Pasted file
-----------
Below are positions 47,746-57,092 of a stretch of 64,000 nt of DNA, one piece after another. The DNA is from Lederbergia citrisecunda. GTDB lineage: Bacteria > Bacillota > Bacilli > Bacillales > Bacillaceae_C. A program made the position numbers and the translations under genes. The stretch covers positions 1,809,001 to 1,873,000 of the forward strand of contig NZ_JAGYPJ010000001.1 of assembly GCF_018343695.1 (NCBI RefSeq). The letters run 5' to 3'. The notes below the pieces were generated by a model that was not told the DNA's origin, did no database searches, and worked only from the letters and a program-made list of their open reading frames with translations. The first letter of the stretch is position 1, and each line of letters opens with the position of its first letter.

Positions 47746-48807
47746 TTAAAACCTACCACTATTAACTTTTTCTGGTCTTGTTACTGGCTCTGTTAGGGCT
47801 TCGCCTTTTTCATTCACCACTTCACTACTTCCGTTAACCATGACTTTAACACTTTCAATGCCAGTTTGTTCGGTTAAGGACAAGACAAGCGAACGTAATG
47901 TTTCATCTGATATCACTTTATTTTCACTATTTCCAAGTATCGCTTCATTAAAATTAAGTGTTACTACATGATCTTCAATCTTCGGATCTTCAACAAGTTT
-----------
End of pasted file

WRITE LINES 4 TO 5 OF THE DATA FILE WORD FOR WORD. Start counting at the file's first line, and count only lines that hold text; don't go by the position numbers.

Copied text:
47801 TCGCCTTTTTCATTCACCACTTCACTACTTCCGTTAACCATGACTTTAACACTTTCAATGCCAGTTTGTTCGGTTAAGGACAAGACAAGCGAACGTAATG
47901 TTTCATCTGATATCACTTTATTTTCACTATTTCCAAGTATCGCTTCATTAAAATTAAGTGTTACTACATGATCTTCAATCTTCGGATCTTCAACAAGTTT